• An engineer inspects the running gear of a steam locomotive at Steamtown NHS


    National Historic Site Pennsylvania

Nickel Plate Road 514

CP 2317 (L) and NKP 514 (R) pose in the doorway of the gray Roundhouse at Steamtown.  The 2317 sports the normal 'steam engine' paint - gray front and everything else black.  The 514 has the black body, but with wide yellow stripes.

Because of short operational distances, Roundhouses were essential for steam locomotives.  Diesel-electric locomotives, like the Nickel Plate Road 514 on the right required much less maintenance.  This difference in maintenance requirements - more than once daily for steam, once monthly for diesels.

New York, Chicago & St. Louis Railroad (the Nickel Plate Road) #514

Owners: New York, Chicago & St. Louis Railroad #514; Norfolk & Western Railway #2514; Norfolk Southern #2514

Builder: Electo-Motive Division, General Motors Corporation, La Grange, IL, 1958

Locomotive #514 rolled out of the La Grange, IL locomotive works of the Electro-Motive Division of General Motors in 1958, putting it near the end of the production run of the famous GP-9 locomotives ("GP" designates a General Purpose locomotive, and "9" was the model number). The Nickel Plate Road (NYC&St.L) was one of the last major steam railroads to switch to the new diesel-electric locomotives. One reason for this was the famed "Berkshires" -- a 2-8-4 wheel arrangement steam locomotive capable of pulling heavy freight trains at high speed. In the early 1950s, the Nickel Plate took a look at the diesels and decided to stick with the Berkshires. Steamtown NHS has one Berkshire in its collection: the NYC&St.L #759. Though the 759 does not run, it allows the park to compare one of the last mainline locomotives in the US with the diesel-electric that replaced it.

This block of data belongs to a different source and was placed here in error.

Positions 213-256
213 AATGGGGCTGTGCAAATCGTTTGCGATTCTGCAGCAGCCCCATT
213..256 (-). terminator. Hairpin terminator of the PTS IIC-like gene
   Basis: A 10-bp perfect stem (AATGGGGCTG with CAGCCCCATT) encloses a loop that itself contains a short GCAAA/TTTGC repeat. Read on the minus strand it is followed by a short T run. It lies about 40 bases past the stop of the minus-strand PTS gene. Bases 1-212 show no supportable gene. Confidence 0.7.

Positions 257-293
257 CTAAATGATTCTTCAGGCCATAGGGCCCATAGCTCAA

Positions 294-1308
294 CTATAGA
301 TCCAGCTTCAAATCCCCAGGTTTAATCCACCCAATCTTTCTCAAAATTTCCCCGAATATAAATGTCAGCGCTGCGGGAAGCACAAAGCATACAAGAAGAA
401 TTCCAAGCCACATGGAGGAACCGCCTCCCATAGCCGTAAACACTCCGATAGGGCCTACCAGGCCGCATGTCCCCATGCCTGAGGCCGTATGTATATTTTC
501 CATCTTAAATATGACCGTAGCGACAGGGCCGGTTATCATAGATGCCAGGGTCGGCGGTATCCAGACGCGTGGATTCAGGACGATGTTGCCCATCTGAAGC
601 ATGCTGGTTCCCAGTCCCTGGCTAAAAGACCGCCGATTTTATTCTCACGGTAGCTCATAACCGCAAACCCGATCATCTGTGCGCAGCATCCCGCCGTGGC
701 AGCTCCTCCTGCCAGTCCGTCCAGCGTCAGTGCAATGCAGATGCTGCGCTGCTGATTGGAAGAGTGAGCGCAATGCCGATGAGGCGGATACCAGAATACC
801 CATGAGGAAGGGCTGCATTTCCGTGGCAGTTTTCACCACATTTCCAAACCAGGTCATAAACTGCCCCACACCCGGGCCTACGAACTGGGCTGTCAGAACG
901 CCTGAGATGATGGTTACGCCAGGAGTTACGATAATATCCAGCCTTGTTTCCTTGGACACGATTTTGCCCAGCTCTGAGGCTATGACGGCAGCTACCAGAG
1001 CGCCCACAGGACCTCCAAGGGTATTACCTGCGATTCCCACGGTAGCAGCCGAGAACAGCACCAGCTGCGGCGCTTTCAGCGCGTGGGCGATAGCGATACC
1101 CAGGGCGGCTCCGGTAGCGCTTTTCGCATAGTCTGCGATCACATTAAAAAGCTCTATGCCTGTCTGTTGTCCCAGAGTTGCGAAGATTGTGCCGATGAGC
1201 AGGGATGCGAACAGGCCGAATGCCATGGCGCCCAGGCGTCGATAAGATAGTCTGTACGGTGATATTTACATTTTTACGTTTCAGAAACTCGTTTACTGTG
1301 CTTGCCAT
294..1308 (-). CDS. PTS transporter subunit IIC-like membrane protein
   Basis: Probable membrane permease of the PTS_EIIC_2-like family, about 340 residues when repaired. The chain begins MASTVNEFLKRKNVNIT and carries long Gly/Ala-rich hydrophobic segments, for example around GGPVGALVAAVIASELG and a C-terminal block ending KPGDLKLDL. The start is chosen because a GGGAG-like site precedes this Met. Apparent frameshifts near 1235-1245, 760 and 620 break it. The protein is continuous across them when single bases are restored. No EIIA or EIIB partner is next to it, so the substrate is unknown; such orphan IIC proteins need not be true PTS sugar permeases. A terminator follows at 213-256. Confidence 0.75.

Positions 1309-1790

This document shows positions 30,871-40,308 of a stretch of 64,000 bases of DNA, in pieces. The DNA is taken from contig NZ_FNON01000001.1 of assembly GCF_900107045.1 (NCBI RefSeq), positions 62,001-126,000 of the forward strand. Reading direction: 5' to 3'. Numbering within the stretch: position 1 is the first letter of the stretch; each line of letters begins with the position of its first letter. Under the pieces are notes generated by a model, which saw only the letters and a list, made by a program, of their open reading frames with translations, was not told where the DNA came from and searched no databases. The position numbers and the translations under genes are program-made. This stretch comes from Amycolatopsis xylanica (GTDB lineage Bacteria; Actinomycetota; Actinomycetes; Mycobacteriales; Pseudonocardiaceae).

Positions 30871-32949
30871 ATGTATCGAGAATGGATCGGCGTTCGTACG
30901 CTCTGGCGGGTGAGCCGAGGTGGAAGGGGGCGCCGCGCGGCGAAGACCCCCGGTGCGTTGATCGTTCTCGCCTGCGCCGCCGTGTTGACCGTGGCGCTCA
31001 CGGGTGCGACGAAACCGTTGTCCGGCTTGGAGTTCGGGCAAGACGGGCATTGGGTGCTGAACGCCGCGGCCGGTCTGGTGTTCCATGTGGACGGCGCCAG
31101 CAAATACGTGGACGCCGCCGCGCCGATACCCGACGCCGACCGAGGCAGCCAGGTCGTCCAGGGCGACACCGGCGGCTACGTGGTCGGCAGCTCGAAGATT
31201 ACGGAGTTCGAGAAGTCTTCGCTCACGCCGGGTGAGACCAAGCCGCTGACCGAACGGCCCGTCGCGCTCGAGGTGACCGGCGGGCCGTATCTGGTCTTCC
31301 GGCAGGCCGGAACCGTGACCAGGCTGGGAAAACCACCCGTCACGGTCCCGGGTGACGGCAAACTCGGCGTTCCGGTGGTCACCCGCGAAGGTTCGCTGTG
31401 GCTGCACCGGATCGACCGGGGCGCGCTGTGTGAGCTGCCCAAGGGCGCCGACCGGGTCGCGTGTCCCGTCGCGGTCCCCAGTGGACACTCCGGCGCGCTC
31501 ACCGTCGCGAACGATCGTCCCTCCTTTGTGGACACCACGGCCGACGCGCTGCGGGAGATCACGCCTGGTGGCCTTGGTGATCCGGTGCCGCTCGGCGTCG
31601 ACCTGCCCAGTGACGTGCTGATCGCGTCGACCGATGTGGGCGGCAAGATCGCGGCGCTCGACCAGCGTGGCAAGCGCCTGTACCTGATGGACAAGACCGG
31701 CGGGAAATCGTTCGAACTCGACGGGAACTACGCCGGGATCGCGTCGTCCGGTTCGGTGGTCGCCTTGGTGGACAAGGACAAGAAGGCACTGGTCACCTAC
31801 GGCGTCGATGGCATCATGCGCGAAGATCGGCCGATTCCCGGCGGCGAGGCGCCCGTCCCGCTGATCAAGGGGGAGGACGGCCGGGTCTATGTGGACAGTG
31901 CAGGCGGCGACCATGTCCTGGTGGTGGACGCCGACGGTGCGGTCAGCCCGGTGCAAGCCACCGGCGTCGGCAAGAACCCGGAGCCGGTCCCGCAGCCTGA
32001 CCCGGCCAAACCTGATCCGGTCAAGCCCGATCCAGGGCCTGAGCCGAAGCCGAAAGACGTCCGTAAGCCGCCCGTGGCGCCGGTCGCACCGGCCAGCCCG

The locomotive became part of the Norfolk & Western system in the 1960s after a merger with the Nickel Plate. On April 5, 1985, the locomotive was signed over to the Steamtown Foundation in Scranton, PA, as part of a trade which gave the Virginia Museum of Transportation in Roanoke, Virginia, clear title to the A-class steam locomotive N&W #1218.

Today the 514 has been repainted to its original Nickel Plate colors. While not part of the historic collection, it is used in the yards for switching and as a backup locomotive when the historic steam locomotives experience problems.

Minor cracks were found in one set of wheels. Until these wheels have been replaced, the locomotive is available only inside the railroad yards.


Click to return to the Operating Locomotives page or the Explore Steamtown's collection page.


Did You Know?

Drawing of mechanical engineer Elijay McCoy, creator of the 'real McCoy' automatic lubricator.

Elijah J. McCoy, a brilliant African-American mechanical engineer, invented an automatic lubricator cup (or drip cup) for steam locomotives and other machines. It worked so well that inspectors, when checking in a new piece of machinery, would ask, "Is it the real McCoy?" More...